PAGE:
The Faraba report which recommended prosecution of five police officers did state that the police were “outnumbered” and “overpowered”, reinforcing views that they may have acted in self-defense
The commissioner of the Faraba Commission, human rights lawyer Emmanuel Joof, said some of the victims of the Faraba incident were shot by police while running.
In his first interview since the release of the interview, Joof told Kerr Fatou that while some of the police may have acted out of fear for their lives, that may not be true for all of them.
Since his report was published by the Government, critics said Joof’s report has gone after the helpless police officers and ignored the top officials.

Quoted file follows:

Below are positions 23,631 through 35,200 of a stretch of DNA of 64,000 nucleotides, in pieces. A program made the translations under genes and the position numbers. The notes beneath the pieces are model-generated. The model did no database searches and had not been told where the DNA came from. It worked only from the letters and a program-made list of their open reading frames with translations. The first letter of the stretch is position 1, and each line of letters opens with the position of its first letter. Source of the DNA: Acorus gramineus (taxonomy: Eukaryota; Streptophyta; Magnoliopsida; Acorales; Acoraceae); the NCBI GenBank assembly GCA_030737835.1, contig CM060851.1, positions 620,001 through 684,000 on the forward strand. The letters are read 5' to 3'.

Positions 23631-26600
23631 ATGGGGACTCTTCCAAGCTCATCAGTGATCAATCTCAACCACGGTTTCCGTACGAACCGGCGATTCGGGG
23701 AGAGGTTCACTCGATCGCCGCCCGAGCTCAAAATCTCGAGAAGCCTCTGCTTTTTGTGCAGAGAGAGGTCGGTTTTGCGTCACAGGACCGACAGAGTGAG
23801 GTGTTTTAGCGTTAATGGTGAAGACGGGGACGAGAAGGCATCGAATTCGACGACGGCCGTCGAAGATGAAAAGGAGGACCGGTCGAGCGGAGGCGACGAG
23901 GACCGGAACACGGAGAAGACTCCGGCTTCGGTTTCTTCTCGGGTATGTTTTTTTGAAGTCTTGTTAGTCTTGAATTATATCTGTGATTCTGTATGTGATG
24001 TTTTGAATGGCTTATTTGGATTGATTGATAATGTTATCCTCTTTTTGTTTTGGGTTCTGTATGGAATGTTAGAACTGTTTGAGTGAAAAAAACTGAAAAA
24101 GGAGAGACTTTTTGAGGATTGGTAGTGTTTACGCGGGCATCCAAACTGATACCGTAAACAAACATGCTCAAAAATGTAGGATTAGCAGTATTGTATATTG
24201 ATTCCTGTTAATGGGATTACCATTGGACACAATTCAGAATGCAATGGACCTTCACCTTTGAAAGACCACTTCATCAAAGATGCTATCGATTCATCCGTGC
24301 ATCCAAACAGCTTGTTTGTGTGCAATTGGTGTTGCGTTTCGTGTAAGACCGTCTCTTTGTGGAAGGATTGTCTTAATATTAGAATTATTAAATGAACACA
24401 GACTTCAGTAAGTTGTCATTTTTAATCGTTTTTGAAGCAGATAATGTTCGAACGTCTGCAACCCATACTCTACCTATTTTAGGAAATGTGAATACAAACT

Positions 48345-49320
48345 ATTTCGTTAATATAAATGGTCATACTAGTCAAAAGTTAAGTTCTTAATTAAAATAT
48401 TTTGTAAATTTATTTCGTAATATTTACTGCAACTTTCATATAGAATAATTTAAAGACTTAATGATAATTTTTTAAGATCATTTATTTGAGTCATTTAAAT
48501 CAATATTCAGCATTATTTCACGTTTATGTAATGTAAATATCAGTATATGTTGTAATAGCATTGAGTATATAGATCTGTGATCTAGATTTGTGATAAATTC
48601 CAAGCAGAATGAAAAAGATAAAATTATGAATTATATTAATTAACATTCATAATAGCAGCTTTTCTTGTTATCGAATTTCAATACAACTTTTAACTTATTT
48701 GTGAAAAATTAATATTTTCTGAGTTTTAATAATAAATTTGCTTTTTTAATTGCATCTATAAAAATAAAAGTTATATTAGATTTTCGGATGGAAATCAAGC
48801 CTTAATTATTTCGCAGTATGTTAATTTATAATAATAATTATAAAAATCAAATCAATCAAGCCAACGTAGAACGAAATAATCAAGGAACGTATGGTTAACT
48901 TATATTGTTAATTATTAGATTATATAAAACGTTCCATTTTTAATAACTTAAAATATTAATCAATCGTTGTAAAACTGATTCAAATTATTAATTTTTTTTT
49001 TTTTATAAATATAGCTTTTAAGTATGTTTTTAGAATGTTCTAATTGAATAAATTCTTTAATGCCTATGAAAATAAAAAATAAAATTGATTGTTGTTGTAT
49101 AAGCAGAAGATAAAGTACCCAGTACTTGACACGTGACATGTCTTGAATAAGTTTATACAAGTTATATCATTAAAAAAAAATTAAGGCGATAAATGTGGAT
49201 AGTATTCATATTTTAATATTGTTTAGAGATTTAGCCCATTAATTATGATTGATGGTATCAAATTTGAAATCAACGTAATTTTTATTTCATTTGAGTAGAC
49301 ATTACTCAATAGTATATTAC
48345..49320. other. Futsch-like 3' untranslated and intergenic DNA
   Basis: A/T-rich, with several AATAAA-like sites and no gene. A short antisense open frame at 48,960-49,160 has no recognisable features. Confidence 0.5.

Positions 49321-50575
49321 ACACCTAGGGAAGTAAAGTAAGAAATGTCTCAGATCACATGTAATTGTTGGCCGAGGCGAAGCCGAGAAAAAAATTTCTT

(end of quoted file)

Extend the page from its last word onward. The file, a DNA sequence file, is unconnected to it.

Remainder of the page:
“There were times when pockets of them were overpowered but we saw the autopsy report and we looked at the medical reports. Some people were shot running away from behind,” said Joof.
“Some even chased the villagers into the village and some other people who suffered gunshot wounds were shot from behind. Self-defense has to be from front.”
He also said the standard procedures of the police also require officers to first read a proclamation calling for protesters to disperse, if they don’t you use tear gas and if they don’t disperse and they are armed, you can order use of arms.
“Even in such situations you shoot below the knees,” said Joof.
The codename for the operation was also “operation no compromise”.